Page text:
National

Native English speakers in demand as Japanese teachers hone their language skills for new curricula

Kyodo

More and more elementary school teachers in Japan are turning to English language schools with native speakers, as they seek to gain confidence in teaching the language before it is formally added to their curricula in the academic year starting April 2020.

Many teachers admit to lacking confidence in their English, in areas from vocabulary to grammar, expressiveness and pronunciation. Elementary school teachers, such as Yuko Shigematsu, say they are afraid of teaching their students “the wrong thing.”

Now the ministry of education is providing a road map to foster more competent English teachers, and a growing number of local boards of education are expanding their teacher training programs through outreach to foreign language institutes.

“It is a heart,” 34-year-old Shigematsu said while trying to describe the shape of a necklace at her English conversation school in the city of Oita. “Heart-shaped,” corrected her teacher, a woman from Britain.

Shigematsu has been practicing English conversation while taking lessons on grammar and pronunciation for the past two years, partly because in 2011 Japan made English compulsory for fifth- and sixth-graders as part of their extra-curricular “foreign language activities.”

Last year the guidelines were further revised to start English education from the third grade as part of foreign language teaching, and make English a formal subject from fifth grade, starting in 2020, in an effort to enhance the nation’s global competitiveness.

The education ministry has also called for the number of English teachers to be increased, while hiring 20,000 native speakers and Japanese fluent in English as assistant language teachers by fiscal 2020.

Shigematsu said she always felt the need to work on her English skills but struggled, having specialized in mathematics education. “I knew English words, but they would not come out of my mouth as a sentence,” she said. Today, her students say her pronunciation is “cool” and try to mimic her. “I am more confident now,” Shigematsu said.

English education at Japan’s elementary schools began experimentally, at two schools in Osaka in 1992. Other schools started teaching the language as part of their overall curriculum at their own discretion from 2002, but it only became compulsory in the last decade — meaning many teachers did not have an early start at English education. Of the 346,000 elementary school teachers giving English lessons in Japan, only 5.1 percent have teaching licenses for English at junior high schools and high schools, where it is on the curriculum, according to the education ministry’s latest data for fiscal 2016.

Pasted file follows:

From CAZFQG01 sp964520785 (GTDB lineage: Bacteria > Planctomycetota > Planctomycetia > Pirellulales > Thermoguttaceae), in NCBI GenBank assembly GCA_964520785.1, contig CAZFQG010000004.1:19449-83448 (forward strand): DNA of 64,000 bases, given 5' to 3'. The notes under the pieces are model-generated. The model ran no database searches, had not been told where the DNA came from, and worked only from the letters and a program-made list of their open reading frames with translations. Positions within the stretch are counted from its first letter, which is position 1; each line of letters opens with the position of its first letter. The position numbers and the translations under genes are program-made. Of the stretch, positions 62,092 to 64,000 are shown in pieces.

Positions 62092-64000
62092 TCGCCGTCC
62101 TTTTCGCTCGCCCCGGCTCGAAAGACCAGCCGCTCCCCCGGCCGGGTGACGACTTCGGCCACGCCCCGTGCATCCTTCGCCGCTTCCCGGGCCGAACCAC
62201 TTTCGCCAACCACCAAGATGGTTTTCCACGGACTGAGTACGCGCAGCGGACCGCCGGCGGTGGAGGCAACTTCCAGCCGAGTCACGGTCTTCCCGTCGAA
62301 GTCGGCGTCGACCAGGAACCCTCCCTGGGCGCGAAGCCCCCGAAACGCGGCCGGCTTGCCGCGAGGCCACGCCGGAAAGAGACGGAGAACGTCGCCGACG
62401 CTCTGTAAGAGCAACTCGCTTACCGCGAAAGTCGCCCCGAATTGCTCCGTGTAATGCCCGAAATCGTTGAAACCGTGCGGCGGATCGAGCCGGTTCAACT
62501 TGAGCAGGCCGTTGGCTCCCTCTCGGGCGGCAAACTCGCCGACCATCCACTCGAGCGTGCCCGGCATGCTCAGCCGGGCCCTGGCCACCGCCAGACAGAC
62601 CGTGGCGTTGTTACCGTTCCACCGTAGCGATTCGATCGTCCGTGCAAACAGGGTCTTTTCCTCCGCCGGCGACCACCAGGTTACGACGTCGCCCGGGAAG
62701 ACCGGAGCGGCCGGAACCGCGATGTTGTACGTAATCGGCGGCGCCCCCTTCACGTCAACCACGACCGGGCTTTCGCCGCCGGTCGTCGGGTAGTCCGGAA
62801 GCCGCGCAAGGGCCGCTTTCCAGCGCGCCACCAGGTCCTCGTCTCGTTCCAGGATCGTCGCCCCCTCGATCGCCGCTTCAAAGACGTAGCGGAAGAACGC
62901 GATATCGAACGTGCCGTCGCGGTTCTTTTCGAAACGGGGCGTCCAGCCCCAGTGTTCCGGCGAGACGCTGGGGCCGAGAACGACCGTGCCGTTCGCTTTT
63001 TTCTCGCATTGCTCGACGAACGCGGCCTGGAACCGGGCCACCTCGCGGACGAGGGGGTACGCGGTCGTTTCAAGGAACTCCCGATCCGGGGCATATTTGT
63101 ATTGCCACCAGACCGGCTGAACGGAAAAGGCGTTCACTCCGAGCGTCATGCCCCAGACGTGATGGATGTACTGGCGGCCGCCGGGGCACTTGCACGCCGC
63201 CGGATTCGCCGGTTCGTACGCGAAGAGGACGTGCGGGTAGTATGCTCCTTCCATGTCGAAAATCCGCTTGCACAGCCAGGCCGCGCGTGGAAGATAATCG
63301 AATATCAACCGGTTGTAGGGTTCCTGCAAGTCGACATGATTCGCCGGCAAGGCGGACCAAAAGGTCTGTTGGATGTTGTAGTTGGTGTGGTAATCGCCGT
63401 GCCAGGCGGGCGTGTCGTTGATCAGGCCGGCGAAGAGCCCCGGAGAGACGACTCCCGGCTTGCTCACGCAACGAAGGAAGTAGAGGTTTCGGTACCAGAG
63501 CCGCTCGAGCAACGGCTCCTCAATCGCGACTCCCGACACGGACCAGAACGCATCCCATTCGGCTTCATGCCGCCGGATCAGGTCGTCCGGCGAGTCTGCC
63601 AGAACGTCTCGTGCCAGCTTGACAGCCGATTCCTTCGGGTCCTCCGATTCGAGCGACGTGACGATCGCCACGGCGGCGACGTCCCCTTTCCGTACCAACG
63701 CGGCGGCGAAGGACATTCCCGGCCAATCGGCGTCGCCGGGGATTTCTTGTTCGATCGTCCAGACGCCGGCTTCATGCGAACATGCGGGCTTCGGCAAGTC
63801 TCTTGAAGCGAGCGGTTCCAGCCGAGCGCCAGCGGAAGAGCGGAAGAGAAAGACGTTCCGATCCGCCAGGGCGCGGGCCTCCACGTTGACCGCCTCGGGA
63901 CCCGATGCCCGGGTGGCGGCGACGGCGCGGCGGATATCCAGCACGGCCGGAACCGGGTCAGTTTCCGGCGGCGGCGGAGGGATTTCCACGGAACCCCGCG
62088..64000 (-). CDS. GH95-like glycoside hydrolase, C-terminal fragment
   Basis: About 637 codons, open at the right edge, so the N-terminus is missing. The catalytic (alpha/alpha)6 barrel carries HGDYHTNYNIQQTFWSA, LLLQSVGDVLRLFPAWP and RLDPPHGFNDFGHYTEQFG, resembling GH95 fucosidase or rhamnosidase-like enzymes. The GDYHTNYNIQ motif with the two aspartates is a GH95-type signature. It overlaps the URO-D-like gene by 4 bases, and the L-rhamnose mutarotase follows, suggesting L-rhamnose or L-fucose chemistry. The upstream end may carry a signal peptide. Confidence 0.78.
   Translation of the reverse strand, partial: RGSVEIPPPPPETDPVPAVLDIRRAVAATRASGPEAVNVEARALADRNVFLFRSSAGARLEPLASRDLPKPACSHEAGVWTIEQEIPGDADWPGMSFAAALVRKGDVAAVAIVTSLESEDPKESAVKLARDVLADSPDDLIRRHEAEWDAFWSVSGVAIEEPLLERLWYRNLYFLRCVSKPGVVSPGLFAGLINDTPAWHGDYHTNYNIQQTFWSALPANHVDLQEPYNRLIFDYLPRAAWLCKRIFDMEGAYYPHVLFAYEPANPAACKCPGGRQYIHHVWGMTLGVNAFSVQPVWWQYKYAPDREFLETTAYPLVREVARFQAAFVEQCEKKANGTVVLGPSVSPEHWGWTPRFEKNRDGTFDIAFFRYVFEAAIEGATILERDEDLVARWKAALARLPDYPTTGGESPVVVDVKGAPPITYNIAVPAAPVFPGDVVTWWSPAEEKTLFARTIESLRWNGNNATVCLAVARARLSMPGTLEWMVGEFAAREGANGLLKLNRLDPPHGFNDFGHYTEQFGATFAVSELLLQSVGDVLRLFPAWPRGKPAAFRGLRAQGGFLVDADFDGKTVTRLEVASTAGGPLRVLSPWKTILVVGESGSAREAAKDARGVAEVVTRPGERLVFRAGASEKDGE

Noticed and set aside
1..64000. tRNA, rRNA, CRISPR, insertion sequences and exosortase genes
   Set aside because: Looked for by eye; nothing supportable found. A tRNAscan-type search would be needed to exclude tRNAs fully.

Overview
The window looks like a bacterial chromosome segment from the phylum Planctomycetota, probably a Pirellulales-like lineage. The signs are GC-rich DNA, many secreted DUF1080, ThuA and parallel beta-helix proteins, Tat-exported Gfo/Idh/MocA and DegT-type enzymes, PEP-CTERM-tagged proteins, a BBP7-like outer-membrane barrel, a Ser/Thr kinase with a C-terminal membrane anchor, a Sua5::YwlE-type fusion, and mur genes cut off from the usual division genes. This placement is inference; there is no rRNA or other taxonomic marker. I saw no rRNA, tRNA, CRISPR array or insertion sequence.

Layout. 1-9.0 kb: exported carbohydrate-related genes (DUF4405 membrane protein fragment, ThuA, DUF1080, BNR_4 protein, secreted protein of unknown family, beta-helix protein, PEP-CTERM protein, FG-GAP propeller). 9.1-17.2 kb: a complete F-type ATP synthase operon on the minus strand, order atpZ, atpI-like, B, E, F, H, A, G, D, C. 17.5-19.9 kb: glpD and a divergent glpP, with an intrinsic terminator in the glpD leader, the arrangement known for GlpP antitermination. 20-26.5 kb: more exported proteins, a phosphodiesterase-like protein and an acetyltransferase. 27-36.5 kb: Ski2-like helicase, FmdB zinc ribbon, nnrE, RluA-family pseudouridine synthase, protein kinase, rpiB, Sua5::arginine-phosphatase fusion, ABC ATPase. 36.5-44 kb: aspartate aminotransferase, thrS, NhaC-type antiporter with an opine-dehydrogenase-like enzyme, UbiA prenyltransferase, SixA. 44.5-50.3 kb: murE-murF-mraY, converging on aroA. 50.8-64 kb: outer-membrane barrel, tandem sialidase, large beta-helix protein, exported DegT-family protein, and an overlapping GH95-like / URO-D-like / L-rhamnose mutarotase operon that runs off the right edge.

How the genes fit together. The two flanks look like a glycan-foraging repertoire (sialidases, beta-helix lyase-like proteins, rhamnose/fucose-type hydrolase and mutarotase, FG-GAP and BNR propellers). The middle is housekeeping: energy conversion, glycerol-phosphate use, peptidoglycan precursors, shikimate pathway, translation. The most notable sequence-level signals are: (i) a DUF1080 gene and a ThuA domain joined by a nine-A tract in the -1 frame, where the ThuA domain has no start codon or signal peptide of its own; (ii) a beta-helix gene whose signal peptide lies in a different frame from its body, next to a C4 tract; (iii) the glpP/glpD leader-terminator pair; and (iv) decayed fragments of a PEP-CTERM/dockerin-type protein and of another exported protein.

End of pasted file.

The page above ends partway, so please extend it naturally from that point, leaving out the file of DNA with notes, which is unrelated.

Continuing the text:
Aeon Corp., a major English language school operator based in Tokyo, said the number of elementary school teachers learning at their 250 schools nationwide has increased by about 8 percent in the last five years, with many of them saying they do not know how to teach the language.

Currently, fifth- and sixth-grade students in the country are learning simple English about once a week through games and songs. The hours spent on the language will double once it becomes a formal subject in 2020.

To accommodate the future changes, the education ministry has come up with a five-year road map for providing training and raising “leaders” in English education at elementary schools in each of Japan’s 47 prefectures. But the pressure is on for teachers.

For the past few years, a local board of education in Akita Prefecture has expanded the scope of short-term language training — from only the leaders, at first, then to teachers in charge of fifth- and sixth-grade students. The board assists teachers with how to teach English by providing mock classroom lessons through collaboration with Akita International University and its foreign students.

The board of education of the city of Fukuoka has also tied up with the Fukuoka International School and has started English conversation classes specifically promoted to teachers. The lessons, taught by native speakers, are held once a week for an hour. Aid is provided for tuition fees. Roughly 400 people have attended the classes so far and about 80 percent of recent attendees are elementary school teachers, according to the board.

Many of those who have taken the lessons say they now find it easy to understand even subtle differences in English nuance.